HIPAA compliance is everyone’s responsibility, but key staff members—your security and privacy officers—should be responsible for developing and enforcing HIPAA-related policies. Security and privacy officers can help you update your cybersecurity measures to prioritize HIPAA compliance and business goals. They can also provide support in a disaster, assist with security awareness training, answer questions, and more.
4. Create HIPAA-specific protocols
By drafting and implementing HIPAA-specific compliance and security procedures into your business, you can minimize the risk of dealing with fines or lawsuits.
Your company’s protocols can cover various topics and processes. These include:
- The usage of mobile devices concerning PHI.
- The software programs you use (for example, a HIPAA-compliant video conferencing solution or email server).
- The management and maintenance of PHI.
- The necessary steps to identify, respond to, and mitigate cyber threat near misses.
- Remediation plans.
- Your BAs’ role in your business and how HIPAA affects them.
HIPAA-compliant protocols help prevent cyber-attacks, data breaches, and other threats. Customers can report companies to the OCR if HIPAA compliance is breached. The OCR must investigate complaints, and businesses will be held accountable regardless of the situation.
5. Invest in HIPAA training and cybersecurity education
Human error causes 95% of security breaches. This happens when employees, due to a lack of understanding about your organization’s security rules and cybersecurity threats, mishandle PHI and other sensitive information. Investing in HIPAA and cybersecurity awareness training creates a culture of digital safety in your company.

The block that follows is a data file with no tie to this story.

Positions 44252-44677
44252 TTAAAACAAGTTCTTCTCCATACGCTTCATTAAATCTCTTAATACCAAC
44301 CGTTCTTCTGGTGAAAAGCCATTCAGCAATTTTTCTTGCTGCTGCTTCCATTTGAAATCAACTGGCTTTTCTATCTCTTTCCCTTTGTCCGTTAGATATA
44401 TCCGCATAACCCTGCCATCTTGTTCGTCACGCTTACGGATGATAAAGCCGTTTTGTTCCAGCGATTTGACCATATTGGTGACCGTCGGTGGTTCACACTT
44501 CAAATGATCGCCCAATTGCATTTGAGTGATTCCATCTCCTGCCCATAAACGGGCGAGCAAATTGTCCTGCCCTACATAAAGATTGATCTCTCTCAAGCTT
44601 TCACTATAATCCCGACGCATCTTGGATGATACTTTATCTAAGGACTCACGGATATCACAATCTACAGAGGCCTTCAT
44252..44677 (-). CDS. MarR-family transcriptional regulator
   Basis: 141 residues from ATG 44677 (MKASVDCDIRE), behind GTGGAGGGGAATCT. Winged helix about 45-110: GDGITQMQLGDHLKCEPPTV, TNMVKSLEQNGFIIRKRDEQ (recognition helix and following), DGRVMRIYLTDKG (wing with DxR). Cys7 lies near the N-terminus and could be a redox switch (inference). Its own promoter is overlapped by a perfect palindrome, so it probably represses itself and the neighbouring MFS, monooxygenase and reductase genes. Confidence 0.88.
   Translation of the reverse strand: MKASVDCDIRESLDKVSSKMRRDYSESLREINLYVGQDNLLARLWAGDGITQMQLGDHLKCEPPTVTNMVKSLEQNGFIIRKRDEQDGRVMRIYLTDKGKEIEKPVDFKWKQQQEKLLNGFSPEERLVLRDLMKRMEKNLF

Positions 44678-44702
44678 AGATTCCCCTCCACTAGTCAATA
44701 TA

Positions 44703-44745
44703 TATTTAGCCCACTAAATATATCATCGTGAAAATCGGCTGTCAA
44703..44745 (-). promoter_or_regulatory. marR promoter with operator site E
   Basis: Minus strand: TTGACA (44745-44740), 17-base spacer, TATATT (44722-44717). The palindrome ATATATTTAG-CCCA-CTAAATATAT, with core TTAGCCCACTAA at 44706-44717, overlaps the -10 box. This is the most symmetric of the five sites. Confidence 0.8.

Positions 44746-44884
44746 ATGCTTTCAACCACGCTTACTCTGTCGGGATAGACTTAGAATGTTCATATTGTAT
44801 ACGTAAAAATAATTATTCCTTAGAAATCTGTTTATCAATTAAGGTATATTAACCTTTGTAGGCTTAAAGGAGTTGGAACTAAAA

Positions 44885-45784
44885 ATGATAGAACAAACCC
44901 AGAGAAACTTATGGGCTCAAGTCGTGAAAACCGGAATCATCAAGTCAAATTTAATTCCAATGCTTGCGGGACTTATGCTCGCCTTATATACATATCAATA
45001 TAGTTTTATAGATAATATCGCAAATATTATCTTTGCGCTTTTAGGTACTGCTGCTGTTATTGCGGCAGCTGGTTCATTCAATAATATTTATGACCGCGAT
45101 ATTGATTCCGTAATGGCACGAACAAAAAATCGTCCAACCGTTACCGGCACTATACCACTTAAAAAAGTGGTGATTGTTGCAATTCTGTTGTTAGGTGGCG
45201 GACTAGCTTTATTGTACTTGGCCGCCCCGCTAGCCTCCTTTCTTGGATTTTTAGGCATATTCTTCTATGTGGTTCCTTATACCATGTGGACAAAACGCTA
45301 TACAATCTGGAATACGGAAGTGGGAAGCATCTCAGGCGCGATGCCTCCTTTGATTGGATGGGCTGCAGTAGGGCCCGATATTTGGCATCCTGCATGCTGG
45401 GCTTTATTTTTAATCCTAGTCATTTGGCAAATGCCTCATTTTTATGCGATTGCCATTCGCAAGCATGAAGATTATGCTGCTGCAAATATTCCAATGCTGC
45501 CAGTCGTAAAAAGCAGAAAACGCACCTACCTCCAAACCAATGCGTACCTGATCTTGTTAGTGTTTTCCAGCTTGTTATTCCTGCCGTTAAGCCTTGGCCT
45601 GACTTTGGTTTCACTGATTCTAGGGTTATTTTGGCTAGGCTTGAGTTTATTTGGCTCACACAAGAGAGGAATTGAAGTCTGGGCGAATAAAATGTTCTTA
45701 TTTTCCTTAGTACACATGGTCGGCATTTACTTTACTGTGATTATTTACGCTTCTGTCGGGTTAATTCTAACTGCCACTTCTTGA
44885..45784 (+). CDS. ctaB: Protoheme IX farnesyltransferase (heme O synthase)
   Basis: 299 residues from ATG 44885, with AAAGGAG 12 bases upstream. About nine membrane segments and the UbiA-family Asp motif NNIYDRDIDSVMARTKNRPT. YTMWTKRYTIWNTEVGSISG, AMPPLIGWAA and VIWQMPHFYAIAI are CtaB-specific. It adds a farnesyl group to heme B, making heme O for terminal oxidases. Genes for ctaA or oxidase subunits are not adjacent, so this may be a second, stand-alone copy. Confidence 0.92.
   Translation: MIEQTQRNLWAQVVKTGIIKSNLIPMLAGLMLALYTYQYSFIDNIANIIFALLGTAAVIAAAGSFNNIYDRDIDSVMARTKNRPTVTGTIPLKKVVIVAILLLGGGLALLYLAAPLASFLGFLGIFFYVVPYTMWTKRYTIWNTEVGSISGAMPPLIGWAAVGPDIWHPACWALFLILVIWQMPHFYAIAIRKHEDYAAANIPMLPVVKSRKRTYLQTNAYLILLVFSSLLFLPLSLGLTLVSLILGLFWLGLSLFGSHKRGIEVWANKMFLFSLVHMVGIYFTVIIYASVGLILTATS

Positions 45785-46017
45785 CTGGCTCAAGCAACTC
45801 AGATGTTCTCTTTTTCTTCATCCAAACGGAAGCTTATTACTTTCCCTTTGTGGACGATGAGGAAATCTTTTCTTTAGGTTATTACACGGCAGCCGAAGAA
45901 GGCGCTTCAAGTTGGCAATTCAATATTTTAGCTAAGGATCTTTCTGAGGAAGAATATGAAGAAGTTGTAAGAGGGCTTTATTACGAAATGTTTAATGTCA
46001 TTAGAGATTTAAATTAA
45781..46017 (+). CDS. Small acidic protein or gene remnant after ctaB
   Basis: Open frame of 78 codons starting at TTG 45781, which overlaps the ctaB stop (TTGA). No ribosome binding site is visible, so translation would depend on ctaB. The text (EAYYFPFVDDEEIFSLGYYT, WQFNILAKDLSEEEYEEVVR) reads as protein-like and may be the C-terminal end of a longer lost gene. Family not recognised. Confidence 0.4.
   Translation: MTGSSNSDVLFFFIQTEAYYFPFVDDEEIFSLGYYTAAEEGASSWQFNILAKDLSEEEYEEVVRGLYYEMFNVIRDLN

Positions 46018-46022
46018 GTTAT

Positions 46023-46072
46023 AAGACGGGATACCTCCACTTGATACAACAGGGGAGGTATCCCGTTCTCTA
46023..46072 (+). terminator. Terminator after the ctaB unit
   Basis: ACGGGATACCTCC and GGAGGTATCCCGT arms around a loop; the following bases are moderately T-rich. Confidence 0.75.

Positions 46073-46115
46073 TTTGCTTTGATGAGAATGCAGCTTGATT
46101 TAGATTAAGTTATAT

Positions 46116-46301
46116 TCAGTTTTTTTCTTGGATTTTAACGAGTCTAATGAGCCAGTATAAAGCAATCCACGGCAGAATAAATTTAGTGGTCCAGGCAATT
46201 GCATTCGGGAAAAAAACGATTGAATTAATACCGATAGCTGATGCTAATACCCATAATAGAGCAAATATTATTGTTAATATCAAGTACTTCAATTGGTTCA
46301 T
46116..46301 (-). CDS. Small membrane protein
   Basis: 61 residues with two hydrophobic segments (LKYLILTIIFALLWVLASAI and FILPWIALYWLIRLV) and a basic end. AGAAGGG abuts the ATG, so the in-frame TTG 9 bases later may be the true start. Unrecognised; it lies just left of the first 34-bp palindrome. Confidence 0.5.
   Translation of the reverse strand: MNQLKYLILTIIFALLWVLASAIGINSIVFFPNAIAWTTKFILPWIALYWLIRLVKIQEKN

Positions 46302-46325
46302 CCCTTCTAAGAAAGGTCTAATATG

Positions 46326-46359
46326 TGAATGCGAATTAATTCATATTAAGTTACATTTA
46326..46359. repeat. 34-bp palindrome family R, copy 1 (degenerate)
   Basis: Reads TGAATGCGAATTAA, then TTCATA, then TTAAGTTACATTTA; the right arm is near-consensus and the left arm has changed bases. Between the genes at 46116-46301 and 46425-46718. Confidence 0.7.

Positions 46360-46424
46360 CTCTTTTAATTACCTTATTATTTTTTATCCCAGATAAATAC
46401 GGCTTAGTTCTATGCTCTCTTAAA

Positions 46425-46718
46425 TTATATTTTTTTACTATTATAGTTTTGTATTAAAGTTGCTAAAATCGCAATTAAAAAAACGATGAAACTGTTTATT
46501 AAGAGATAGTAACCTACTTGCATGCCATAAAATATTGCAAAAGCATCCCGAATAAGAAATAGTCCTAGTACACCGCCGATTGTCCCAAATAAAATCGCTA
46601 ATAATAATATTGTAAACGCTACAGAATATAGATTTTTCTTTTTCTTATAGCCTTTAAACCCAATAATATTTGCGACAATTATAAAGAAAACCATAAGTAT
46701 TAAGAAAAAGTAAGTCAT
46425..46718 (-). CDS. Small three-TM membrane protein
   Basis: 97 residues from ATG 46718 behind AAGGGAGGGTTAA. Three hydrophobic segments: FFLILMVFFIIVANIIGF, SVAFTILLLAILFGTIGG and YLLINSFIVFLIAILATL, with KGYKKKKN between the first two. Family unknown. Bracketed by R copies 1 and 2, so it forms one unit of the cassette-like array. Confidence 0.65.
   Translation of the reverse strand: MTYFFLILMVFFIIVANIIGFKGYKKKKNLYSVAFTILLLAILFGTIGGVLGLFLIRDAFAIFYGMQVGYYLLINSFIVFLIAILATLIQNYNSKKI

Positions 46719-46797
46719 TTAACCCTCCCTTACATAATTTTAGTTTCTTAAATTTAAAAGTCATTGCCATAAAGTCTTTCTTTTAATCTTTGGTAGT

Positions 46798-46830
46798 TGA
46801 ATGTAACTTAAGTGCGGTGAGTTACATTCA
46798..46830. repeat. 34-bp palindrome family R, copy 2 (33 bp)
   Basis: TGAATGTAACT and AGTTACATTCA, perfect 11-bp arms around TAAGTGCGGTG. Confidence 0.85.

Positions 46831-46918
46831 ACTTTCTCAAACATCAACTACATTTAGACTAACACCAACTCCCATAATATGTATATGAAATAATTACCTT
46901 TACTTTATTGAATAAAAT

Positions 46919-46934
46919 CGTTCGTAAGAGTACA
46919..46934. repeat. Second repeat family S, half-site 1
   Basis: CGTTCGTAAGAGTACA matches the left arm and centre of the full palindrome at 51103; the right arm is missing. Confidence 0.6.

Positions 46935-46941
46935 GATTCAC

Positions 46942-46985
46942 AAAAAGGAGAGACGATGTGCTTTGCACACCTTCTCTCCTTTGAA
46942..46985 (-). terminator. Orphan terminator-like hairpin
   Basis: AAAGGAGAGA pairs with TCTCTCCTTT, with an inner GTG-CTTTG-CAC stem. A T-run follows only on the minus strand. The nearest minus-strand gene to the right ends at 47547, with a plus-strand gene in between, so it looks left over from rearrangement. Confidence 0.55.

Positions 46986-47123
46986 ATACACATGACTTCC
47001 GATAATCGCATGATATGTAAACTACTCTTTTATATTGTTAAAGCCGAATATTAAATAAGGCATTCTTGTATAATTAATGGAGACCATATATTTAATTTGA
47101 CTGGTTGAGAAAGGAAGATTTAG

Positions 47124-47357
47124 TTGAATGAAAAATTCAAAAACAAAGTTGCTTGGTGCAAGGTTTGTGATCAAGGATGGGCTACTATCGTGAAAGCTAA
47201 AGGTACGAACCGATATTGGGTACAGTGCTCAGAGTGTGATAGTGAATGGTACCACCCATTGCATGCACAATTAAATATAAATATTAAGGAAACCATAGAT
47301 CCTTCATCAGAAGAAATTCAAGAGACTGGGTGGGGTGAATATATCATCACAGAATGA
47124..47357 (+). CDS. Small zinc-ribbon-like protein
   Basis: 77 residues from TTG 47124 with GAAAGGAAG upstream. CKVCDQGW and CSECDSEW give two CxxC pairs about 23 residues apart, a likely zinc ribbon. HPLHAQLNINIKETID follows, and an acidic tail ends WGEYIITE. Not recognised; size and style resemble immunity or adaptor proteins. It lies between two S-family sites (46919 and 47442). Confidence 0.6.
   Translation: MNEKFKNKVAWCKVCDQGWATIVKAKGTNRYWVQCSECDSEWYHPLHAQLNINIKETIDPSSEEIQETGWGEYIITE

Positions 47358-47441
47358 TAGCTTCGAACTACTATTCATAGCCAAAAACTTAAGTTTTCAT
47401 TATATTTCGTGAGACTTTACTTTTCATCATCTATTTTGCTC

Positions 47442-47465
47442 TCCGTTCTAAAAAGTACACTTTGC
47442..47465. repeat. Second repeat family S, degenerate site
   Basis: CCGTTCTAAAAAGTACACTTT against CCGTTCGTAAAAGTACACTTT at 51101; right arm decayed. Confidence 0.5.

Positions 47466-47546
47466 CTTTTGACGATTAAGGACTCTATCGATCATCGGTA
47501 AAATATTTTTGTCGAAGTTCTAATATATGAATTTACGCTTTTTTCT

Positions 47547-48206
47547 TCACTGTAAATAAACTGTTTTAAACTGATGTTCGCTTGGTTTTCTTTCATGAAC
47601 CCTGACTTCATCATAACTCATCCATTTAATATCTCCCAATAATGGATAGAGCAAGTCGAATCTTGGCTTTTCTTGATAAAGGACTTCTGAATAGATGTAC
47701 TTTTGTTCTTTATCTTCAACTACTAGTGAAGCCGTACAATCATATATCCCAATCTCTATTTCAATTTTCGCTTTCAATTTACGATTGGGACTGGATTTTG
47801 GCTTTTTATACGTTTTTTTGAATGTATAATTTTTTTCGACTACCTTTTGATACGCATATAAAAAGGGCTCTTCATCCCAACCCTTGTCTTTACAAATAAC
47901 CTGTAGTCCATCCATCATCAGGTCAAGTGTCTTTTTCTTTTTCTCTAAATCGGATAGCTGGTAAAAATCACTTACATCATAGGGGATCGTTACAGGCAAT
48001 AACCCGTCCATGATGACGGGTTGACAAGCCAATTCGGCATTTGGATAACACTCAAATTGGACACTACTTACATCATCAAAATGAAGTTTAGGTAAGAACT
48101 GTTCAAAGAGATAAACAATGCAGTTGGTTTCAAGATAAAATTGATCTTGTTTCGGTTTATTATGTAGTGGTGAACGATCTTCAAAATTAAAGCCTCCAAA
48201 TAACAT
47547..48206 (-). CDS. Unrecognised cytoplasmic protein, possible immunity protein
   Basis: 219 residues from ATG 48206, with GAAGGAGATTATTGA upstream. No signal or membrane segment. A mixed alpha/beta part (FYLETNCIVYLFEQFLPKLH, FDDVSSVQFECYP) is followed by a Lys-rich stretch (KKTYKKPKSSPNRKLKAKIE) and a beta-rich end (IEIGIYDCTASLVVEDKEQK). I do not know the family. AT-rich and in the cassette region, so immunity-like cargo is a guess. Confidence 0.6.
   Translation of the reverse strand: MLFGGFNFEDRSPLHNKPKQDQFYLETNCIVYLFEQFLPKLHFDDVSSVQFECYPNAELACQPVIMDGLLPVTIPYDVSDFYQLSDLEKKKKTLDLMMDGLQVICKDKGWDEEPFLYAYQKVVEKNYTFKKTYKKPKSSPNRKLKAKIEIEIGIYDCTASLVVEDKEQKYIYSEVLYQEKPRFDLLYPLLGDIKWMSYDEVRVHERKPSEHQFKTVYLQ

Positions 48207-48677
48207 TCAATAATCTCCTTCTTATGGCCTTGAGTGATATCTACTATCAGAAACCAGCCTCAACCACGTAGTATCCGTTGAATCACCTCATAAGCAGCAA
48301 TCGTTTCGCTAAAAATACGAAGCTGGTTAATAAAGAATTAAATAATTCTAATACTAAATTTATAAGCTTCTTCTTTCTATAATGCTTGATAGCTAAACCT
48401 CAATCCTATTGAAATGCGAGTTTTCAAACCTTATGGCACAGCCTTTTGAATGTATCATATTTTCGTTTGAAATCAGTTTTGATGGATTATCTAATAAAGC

From covering security processes to the latest data and statistics on the current threat landscape, your company’s HIPAA training sessions should cover all bases and be regularly performed to keep the information fresh in your employees’ minds.
6. Conduct regular risk assessments
The efficacy of your HIPAA compliance strategies is determined by their relevancy to the market. HIPAA law and the OCR require covered entities and their BAs to assess their protocols, networks, and cybersecurity measures regularly. These examinations are critical for your business—they keep you updated on the state of your organization’s cybersecurity, and help you create high-quality remediation plans.
7. Keep your HIPAA compliance plans on paper
As previously mentioned, your company’s HIPAA-centric cybersecurity strategies must be written down for the OCR’s perusal. This step aims to prove that your organization understands the value of HIPAA-related cybersecurity and that every action it takes—training seminars, assessments, individual strategies, etc.—justifies your efforts and satisfies audits and legal expectations.
HIPAA compliance experts to protect your business
The integrity of your company’s PHI is precious; you and your team need to ensure your customer’s data is safe from malicious actors. Failing to do so can result in data and customer losses, significant fines, and the reporting of your actions to the OCR as per HIPAA’s Breach Notification Rule.
The HIPAA compliance services at IT Gurus can help protect your organization’s PHI from cybersecurity threats. Contact IT Gurus’ HIPAA experts today to ensure your business is HIPAA compliant, prepared to serve customers, and optimized for future growth.